This month’s blog is going to beat on what should be a familiar drug… antibiotic resistance. Most of you would have learned this topic as part of your biology studies as it’s not only a fascinating example of the mechanism of natural selection in action on a time scale we can appreciate, but it is also hugely relevant to all of us as part of our day to day healthy living. I am sure many of you readers would have taken antibiotics at some time in your life and benefited from their effect… but what would happen if they stopped working? Up until recently, doctors have been able to rely on the fact that they had several different antibiotics available to tackle a bacterial infection; if the infection is resistant to one drug, then try another, and then another and so on until the infection is resolved. But in fact in the US and EU, there are only around 25 available antibiotics – could a strain of bacteria evolve to be resistant to them all. Recently sent a bacterial sample to the U.S. Centers for Disease Control and Prevention (aka the CDC, as often featured in many disaster movies!).
The bacteria, CDC scientists found, produced a nasty enzyme called New Delhi metallobetalactamase, known for disabling many antibiotics. The enzyme was first seen in a patient from India, which is where the patient in question broke her leg and received treatment before returning to the United States. The enzyme is worrisome because it arms bacteria against carbapenems, a group of last resort antibiotics reserved for the sickest patients with the most difficult to treat infections. The CDC’s final report revealed startling news: the bacteria raging in the woman’s body were resistant to all 26 antibiotics available in the USA. She died from septic shock; the infection shut down her organs. While incredibly frightening, this is fortunately still a very rare occurance; current estimates that there have been fewer than 10 cases of completely resistant bacterial infections in the United States. However, such absolute resistance to all available drugs, though incredibly rare, was once regarded as a far-off “nightmare scenario”. So what can be done? While progress on developing new antibiotics has slowed, some researchers are taking a new approach with their goal to flip the nightmare scenario and send a killer after the killer bacteria.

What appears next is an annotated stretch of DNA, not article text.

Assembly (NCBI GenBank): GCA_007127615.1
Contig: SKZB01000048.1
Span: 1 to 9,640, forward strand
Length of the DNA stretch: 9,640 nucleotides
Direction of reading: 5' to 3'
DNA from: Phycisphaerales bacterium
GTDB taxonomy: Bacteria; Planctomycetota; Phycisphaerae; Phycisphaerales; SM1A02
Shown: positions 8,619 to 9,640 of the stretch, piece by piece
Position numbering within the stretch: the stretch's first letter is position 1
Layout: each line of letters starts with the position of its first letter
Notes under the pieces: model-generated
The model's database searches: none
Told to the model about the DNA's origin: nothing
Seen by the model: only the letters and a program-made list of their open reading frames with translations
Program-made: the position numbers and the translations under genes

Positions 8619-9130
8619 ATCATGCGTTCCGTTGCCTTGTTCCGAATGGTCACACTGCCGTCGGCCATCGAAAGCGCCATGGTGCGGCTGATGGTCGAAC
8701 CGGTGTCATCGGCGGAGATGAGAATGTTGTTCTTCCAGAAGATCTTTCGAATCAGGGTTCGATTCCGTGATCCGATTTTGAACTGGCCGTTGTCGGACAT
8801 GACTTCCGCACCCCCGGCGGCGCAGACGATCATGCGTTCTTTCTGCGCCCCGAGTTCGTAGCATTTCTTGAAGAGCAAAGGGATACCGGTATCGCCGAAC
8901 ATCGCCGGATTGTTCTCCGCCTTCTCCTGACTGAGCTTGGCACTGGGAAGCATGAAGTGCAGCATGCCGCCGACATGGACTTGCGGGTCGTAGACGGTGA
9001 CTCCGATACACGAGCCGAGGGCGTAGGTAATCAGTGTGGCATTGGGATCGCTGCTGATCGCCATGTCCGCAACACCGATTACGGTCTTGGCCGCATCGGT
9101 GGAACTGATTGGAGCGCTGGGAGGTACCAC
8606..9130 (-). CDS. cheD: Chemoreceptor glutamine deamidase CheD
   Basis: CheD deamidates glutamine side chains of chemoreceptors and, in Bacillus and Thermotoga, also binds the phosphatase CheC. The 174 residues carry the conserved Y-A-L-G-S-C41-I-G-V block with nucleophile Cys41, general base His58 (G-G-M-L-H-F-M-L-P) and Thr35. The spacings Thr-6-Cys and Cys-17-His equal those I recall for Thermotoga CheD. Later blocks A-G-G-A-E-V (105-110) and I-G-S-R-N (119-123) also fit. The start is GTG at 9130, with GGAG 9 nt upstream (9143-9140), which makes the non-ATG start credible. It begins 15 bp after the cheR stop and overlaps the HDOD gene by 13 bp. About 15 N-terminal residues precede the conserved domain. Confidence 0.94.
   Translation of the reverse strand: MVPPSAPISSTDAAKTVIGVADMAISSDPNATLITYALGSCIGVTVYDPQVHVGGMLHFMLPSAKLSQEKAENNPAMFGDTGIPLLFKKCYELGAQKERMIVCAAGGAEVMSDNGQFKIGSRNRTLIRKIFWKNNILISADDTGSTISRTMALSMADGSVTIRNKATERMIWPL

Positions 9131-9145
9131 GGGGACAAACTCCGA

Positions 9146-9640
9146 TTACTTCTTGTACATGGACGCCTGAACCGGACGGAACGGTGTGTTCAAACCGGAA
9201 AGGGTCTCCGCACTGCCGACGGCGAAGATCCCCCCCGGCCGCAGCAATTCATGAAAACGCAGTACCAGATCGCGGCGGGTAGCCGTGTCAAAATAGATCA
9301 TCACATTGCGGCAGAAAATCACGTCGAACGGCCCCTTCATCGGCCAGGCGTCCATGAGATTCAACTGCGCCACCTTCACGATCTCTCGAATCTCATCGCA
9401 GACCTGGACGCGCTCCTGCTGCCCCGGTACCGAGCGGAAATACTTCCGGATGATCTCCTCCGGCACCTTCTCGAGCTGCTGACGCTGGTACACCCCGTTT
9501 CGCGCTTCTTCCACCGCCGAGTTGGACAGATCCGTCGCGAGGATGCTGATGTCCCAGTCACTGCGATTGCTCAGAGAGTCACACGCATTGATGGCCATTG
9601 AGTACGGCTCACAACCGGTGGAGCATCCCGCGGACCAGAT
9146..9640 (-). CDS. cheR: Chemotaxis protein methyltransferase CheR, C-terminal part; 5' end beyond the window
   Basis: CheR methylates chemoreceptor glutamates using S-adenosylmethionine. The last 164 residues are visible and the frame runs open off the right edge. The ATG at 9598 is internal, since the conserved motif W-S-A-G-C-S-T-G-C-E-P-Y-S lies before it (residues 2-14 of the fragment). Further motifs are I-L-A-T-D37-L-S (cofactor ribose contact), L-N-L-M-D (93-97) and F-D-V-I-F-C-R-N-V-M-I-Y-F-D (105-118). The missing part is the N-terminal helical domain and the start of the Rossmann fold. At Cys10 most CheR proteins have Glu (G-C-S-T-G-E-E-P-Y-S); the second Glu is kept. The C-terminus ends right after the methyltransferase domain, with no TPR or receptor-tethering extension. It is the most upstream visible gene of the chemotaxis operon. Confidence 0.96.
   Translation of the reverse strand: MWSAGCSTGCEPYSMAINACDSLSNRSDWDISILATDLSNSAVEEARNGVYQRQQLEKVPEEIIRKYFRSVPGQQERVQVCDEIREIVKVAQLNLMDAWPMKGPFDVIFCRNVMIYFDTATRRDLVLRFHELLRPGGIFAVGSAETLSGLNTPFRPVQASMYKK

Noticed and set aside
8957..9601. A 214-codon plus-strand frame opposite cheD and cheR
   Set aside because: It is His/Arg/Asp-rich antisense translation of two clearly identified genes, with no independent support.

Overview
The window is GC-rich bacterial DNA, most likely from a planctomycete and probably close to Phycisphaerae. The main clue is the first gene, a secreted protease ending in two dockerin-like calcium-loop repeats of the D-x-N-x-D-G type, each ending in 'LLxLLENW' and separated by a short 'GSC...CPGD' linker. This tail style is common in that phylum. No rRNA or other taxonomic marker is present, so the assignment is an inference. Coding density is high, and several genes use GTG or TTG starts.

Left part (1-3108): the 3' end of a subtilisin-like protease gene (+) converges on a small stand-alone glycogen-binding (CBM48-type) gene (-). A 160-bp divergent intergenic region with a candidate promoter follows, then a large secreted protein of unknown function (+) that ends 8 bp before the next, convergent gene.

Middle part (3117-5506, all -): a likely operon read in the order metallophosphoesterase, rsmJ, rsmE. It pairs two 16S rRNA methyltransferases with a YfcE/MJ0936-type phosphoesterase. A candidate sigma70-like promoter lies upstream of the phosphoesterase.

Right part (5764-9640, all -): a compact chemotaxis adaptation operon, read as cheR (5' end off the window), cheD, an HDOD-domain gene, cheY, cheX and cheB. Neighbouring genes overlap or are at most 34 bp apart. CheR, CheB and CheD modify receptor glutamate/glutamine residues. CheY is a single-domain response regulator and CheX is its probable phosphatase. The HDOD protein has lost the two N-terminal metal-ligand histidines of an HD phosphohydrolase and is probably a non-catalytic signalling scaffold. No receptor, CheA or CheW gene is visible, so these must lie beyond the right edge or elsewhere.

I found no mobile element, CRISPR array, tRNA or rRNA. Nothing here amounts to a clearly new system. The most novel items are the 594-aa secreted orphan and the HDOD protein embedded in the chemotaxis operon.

The strategy, referred to as a “living antibiotic,” would pit one group of bacteria — given as a drug and dubbed “the predators” — against the bacteria that are wreaking havoc among humans. The “predator” in this case is Bdellovibrio, a bacterium which may offer a new way to fight infections. It enters its bacterial host by force, squeezing in between the cell wall and inner membrane. The predator’s enzymes break down the prey’s innards. Next, the predator replicates, eventually bursting out of the dead prey with its progeny (sounds a bit like something from Alien). While in-human trials are still a way off, researchers have already had success using these predatory bacteria in animal model s. Furthermore, the approach offers a potential solution to the problem of antibiotic resistance – by using a “live” therapy, the predator may be able to keep pace with any defensive mechanisms the target bacteria develop.